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Rana A. Hogarth

Profile picture for Rana A. Hogarth

Contact Information

419A Gregory Hall
810 S. Wright St.
M/C 466
Urbana, IL 61801

Associate Professor


My research focuses on the medical and scientific constructions of race during the era of slavery and beyond. My first book, Medicalizing Blackness: Making Racial Difference in the Atlantic World, 1780-1840, was published by the University of North Carolina Press in 2017. In it, I examine how white physicians “medicalized” blackness— a term I use to describe the process by which white physicians defined blackness as a medically  significant marker of difference in slave societies of the American Atlantic.

My second project examines the genealogy and deployment of the terms used describe mixed race offspring of black and white people (“mulatto,” “quadroon,” etc.) in American medical and lay discourse.  It traces how these terms were used in colonial Caribbean contexts and in mainland North America during the era of slavery, and illuminates how American eugenicists adopted these terms to correlate mental and physical capabilities of mixed race people to their racial ancestral make up. In doing so, they refashioned these terms from crude labels to precision tools with valid scientific meanings. In the early twentieth century, American eugenicists looked southward to the Caribbean to conduct “race crossing” studies, viewing that region as an ideal experimental site to undertake the study of a topic considered taboo in the United States during that time.  The results of their studies gave credence to the notion that race was a visual and quantifiable biological feature and confirmed white anxieties about the perils of racial mixing. Finally, this project centers Caribbean ex-slave colonies as experimental spaces that allowed eugenicists to extract data from mixed race people for the benefit of American scientists and the lay public.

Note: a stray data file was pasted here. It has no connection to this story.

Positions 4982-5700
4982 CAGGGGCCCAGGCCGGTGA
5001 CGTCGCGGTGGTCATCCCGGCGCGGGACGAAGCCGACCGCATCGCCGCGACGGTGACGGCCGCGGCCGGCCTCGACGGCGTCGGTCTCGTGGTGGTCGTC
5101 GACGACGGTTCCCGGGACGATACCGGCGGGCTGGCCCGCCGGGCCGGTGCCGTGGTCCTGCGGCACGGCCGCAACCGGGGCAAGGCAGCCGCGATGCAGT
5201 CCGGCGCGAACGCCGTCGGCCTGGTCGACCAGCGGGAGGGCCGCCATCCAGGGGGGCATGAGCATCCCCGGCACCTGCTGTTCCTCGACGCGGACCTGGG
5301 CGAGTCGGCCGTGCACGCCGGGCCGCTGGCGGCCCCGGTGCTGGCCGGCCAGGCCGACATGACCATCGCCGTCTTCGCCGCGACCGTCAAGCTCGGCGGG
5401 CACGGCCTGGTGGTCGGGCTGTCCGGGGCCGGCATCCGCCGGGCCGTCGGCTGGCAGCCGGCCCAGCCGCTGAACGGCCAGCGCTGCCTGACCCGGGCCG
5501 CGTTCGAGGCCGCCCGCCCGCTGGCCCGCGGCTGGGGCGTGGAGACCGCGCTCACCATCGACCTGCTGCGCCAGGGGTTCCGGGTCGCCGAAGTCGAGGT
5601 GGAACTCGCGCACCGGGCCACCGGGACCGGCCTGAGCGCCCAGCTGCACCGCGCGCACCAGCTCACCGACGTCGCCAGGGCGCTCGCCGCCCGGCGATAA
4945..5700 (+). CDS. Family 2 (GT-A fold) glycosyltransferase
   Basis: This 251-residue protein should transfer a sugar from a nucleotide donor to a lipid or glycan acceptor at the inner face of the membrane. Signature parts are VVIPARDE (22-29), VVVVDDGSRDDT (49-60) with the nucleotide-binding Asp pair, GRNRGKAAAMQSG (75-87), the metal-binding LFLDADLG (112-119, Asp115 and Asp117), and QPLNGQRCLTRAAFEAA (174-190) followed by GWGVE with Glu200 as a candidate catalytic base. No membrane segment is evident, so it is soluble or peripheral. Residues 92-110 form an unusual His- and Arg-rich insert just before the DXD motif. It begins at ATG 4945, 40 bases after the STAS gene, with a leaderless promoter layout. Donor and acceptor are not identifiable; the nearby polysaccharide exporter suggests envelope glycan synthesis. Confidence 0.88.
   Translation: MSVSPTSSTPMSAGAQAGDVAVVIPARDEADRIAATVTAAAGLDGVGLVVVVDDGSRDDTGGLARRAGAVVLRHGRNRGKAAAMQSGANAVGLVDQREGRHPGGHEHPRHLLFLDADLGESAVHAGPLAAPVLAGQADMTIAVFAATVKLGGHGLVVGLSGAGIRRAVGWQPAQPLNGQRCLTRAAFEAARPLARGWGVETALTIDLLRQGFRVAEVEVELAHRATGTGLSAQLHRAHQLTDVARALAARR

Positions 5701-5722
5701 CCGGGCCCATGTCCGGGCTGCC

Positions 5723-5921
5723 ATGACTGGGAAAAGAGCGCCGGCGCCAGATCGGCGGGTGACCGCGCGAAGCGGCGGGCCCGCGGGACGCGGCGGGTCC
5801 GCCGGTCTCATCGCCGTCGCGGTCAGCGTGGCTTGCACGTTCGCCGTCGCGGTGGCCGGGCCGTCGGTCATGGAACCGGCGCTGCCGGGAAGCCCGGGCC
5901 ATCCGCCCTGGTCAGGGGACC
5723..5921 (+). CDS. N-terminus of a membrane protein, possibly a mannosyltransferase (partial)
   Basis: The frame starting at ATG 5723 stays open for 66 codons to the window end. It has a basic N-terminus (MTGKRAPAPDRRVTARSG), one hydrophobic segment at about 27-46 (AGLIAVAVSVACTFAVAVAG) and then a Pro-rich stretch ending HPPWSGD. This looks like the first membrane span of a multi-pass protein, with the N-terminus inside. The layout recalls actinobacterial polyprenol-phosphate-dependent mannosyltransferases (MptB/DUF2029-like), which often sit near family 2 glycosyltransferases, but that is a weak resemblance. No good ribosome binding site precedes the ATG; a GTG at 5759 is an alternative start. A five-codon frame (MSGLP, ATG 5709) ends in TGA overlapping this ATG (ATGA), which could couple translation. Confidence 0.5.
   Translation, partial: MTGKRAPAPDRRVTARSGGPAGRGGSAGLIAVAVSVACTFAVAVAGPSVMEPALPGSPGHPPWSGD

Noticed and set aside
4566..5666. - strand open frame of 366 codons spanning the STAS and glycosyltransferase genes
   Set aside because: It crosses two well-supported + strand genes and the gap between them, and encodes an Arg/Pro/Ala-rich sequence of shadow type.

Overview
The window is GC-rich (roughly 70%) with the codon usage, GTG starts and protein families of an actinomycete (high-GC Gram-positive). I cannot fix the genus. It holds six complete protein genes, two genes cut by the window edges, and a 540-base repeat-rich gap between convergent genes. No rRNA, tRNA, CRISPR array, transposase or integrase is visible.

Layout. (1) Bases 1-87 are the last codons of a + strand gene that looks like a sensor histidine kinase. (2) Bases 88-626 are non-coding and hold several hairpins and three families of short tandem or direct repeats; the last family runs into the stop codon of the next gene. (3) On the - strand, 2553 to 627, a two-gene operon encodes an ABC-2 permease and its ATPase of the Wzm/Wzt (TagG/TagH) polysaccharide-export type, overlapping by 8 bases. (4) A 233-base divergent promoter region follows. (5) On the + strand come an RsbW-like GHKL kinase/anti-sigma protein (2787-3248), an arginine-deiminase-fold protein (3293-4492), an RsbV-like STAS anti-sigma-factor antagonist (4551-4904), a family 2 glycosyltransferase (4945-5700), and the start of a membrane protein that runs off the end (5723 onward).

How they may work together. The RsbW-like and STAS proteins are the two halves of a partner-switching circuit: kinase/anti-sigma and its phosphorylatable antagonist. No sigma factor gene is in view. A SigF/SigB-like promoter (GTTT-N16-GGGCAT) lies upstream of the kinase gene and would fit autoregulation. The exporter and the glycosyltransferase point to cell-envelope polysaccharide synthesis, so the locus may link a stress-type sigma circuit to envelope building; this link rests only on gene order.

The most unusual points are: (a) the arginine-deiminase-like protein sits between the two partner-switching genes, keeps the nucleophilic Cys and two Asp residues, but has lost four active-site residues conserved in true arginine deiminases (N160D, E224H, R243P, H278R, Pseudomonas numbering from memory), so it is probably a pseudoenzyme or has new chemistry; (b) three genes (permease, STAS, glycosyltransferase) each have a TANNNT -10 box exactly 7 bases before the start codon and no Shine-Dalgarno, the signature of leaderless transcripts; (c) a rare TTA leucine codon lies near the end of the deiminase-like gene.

Research Interests

Atlantic World History, History of Medicine, Slavery, Race
African American History


Ph.D., Yale University, 2012
M.H.S. (Health Policy) Johns Hopkins Bloomberg School of Public Health, 2004
B.A., Yale University, 2002

Awards and Honors

NEH Postdoctoral Fellowship, Consortium for History of Science, Technology, and Medicine, 2022

Helen Corley Petit Scholar, 2020-2021

Provost's Campus Award for Excellence in Undergraduate Teaching, 2020

LAS Dean's Award for Excellence in Undergraduate Teaching, 2020

George S. & Gladys W. Queen Award for Excellence in Teaching, History Department, University of Illinois, 2020




Courses Taught

HIST 389: Race and Revolutions
HIST 275: African American History to 1877
HIST 570: Slavery and Society
HIST 483/AFRO 466: Race, Science, and Medicine
HIST 475: Formation of US Public Health
HIST 367: History of Western Medicine
HIST 200: The Atlantic World: Slavery, Disease and Society

Additional Campus Affiliations

Associate Professor, History
Associate Professor, Center for African Studies

Recent Publications

Hogarth, R. A. (2021). Race, place, and power in the production of medical knowledge: Perspectives from the Greater Caribbean. History Compass, 19(11), Article e12694.

Hogarth, R. (2019). A contemporary black perspective on the 1793 yellow fever epidemic in Philadelphia. American journal of public health, 109(10), 1337-1338.

Hogarth, R. (2019). Of black skin and biopower: Lessons from the eighteenth century. American Quarterly, 71(3), 837-847.

Hogarth, R. A. (2019). The myth of innate racial differences between white and black people's bodies: Lessons from the 1793 yellow fever epidemic in Philadelphia, Pennsylvania. American journal of public health, 109(10), 1339-1341.

Hogarth, R. (2017). Charity and terror in eighteenth-century Jamaica: The Kingston Hospital and Asylum for Deserted ‘Negroes’. African and Black Diaspora, 10(3), 281-298.

View all publications on Illinois Experts